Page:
The Universal House of Justice
[To a National Spiritual Assembly]
… As you know, technological advancement is integral to the emergence of a global civilization. Indeed, the Internet is a manifestation of a development anticipated by the Guardian when, in describing the characteristics of a unified humanity, he foresaw that a “mechanism of world inter-communication will be devised, embracing the whole planet, freed from national hindrances and restrictions, and functioning with marvellous swiftness and perfect regularity.” Yet, learning to utilize the Internet in a manner conducive to material and spiritual progress is an immense challenge.
The Internet makes it possible for Bahá’í and Bahá’í-inspired content to become accessible to a wide audience. In this connection, the House of Justice has encouraged the strengthening of the official Bahá’í presence on the World Wide Web, and it has been pleased to see the many advances made, especially in recent years, and looks forward to the further unfoldment of this process. Beyond that, many believers around the world, each according to his or her circumstances and in coherence with other endeavours of the community, use the Internet as a medium for promoting Bahá’u’lláh’s vision of a new World Order, and it is natural for the friends to explore different ways to do so. However, given that the Internet allows for the instantaneous dissemination of content among growing multitudes, wisdom and self-discipline are required lest the significance or dignity of the Teachings become compromised by an unbecoming, inaccurate, or trivialized presentation.
A related consideration is that the institutions of the Faith are charged with the responsibility for creating and maintaining official sources of information about the Faith, such as national and international websites, regularly assessing the presentation of the Faith on the World Wide Web and providing the necessary guidance to individuals. The friends are generally free to determine what aspects of the Teachings they wish to touch upon in their contributions but in doing so should clearly distinguish their sites from those created by the institutions. This can be accomplished through a variety of means, including the name, description, or design of a site. While in the past the friends have at times been encouraged to refrain from using the word “Bahá’í”, or forms of it, in the name of their websites, experience has demonstrated that this may not always be necessary if other aspects of the site unmistakably identify it as an individual initiative. In addition, individuals will no doubt wish to avoid a tone that could be perceived as authoritative or instructional. They will also want to steer away from areas that lie exclusively within the sphere of institutional responsibility, such as offering a comprehensive collection of the writings and of the messages of the House of Justice or an exhaustive calendar of Bahá’í events across many countries. This becomes particularly significant when the visibility of a website increases and it gains prominence. As the institutions guide the friends in adopting the proper posture, the aim is not to unduly restrict their efforts but to avoid confusion and misinformation.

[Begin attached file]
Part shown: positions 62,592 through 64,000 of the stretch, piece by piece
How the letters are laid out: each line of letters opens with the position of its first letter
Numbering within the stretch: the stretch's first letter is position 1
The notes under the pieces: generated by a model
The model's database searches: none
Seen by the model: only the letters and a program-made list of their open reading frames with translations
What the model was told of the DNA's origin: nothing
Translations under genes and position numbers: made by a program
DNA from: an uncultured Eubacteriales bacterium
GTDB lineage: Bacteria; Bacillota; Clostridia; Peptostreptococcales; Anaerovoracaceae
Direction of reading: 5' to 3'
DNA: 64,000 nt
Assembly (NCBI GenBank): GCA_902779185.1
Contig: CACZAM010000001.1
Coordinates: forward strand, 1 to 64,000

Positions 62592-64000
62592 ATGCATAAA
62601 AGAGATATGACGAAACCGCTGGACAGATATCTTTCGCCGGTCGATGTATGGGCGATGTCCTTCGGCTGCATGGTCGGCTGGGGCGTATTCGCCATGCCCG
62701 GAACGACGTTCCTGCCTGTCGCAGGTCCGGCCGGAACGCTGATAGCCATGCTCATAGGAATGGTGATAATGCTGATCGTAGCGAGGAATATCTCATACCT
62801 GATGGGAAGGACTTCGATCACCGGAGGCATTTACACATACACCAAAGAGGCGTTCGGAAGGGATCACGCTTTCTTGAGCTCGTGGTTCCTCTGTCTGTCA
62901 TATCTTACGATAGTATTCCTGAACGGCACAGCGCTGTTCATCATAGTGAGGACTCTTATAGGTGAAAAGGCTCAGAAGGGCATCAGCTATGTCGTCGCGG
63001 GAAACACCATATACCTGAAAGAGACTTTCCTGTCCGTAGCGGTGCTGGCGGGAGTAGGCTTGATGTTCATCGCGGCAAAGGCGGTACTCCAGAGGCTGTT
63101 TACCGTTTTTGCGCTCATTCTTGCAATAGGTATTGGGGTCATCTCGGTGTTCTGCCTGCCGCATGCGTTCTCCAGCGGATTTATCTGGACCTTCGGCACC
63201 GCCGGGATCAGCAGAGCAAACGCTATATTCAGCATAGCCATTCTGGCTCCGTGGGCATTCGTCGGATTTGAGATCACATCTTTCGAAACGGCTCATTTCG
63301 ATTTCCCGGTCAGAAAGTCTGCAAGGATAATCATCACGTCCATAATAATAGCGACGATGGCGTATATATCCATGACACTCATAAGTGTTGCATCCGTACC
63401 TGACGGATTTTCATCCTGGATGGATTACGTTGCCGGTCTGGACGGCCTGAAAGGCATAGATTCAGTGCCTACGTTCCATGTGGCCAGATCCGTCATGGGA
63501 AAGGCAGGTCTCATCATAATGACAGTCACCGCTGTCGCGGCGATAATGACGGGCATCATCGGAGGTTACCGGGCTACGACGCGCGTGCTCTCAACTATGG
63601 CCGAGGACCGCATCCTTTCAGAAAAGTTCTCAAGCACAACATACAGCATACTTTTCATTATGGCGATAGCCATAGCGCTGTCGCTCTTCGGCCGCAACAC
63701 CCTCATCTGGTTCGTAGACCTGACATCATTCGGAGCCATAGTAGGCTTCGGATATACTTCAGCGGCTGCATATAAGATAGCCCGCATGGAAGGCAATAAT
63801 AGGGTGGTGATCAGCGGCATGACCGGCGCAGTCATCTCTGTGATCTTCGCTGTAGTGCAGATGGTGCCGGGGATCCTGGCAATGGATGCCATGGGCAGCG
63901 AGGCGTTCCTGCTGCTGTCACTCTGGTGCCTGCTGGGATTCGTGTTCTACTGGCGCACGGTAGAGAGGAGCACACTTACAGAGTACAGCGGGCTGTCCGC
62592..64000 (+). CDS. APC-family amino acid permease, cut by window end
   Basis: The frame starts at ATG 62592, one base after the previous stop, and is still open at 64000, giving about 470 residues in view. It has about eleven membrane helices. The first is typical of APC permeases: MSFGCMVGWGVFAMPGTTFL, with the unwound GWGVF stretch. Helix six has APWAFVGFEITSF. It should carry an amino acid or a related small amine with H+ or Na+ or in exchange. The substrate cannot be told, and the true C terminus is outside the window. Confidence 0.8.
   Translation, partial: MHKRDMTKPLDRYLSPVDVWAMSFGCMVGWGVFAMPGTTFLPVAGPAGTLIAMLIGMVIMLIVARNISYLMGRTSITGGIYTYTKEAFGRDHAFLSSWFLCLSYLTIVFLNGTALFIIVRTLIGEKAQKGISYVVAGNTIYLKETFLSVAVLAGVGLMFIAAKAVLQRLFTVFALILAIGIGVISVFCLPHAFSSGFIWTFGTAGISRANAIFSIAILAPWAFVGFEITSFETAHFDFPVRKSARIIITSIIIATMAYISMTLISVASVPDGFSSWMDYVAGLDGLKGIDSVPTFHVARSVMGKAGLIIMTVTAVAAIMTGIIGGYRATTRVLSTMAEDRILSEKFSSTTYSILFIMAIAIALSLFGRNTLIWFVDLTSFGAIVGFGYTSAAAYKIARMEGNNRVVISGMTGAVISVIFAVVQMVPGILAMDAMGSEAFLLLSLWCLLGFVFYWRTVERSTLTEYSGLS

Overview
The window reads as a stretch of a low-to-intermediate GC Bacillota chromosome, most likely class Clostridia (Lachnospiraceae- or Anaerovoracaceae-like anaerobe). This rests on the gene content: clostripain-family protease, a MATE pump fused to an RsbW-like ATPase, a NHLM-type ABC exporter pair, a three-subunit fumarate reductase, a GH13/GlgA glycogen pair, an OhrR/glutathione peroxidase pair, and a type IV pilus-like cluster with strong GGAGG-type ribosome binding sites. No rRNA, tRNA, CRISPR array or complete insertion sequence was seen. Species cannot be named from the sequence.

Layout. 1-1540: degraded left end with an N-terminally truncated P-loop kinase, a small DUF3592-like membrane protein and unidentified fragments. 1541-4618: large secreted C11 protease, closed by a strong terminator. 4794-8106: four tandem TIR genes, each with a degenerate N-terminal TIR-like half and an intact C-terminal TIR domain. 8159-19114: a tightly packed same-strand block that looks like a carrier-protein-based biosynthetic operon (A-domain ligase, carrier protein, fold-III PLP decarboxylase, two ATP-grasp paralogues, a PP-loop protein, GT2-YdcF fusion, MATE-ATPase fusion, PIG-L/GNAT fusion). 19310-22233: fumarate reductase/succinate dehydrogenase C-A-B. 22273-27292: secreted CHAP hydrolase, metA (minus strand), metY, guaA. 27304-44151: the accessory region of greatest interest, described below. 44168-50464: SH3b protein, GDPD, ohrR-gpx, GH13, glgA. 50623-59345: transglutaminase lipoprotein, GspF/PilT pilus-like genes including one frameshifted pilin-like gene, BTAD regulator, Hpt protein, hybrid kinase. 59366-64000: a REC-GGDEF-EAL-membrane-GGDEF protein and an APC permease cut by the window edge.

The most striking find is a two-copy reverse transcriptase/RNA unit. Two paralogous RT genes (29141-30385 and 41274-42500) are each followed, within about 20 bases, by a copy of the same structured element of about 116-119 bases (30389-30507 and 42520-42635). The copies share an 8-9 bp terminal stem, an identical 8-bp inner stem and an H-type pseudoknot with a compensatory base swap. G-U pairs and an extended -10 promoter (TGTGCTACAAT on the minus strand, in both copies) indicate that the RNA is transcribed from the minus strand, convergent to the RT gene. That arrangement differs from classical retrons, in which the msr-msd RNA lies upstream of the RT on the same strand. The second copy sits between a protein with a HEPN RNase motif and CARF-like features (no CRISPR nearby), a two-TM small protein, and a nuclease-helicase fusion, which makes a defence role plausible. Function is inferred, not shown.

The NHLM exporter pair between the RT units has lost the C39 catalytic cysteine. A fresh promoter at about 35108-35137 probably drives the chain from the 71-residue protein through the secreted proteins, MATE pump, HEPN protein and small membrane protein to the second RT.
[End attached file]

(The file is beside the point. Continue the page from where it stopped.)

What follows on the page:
Notwithstanding that a site may, of course, be accessed from any part of the world, a Bahá’í who seeks to establish a personal site should determine what would be an appropriate audience to address and the scope of subjects to be covered. For example, while it may be beneficial to reflect on the nature and form of the core activities, especially in the context of the experience of a cluster or region, certain problems arise in attempting to create a site that aims to speak to Bahá’ís worldwide about the subject. Such an approach could lead to the cultural norms and values of a particular population being promoted to a universal audience—a pattern all too prevalent in the world today. There is also the danger of exerting an unintended influence on the process of learning unfolding at the grassroots, where individuals, communities, and institutions are acting as protagonists of their own growth and development. The perspectives offered in the following extract from the message dated 12 December 2011 from the House of Justice to all National Spiritual Assemblies—although in the specific context of artistic endeavours and supplementary educational materials—are especially relevant to aspects of culture mentioned above: